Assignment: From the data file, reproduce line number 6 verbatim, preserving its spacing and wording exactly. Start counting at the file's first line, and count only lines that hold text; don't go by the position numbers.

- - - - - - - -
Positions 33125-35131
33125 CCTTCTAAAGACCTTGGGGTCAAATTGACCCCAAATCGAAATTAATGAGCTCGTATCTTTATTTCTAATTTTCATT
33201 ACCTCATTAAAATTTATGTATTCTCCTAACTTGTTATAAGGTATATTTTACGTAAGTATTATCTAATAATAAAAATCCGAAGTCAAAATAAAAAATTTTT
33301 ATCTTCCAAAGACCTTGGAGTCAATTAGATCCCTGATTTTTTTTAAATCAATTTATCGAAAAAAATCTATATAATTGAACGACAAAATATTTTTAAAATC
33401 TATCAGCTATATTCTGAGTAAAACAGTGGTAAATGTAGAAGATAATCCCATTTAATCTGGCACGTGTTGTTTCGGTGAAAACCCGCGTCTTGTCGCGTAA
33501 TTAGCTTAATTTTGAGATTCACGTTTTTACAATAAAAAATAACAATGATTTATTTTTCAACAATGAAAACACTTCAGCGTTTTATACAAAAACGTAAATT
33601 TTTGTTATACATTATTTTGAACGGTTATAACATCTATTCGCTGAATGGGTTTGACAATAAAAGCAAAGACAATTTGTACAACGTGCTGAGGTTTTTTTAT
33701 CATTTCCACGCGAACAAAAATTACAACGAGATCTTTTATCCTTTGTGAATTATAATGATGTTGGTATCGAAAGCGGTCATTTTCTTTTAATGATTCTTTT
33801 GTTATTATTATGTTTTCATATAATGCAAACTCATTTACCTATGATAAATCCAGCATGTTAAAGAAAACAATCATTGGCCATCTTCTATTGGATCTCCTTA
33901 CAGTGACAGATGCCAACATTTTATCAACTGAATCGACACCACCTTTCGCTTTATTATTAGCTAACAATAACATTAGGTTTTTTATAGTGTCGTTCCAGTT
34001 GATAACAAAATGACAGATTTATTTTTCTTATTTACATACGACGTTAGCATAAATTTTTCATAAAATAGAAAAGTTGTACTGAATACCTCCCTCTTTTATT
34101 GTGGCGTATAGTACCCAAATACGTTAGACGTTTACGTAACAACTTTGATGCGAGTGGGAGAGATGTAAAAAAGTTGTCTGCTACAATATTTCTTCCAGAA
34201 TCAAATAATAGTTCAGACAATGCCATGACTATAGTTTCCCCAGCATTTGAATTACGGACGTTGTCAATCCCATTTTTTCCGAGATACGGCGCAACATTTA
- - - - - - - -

33501 TTAGCTTAATTTTGAGATTCACGTTTTTACAATAAAAAATAACAATGATTTATTTTTCAACAATGAAAACACTTCAGCGTTTTATACAAAAACGTAAATT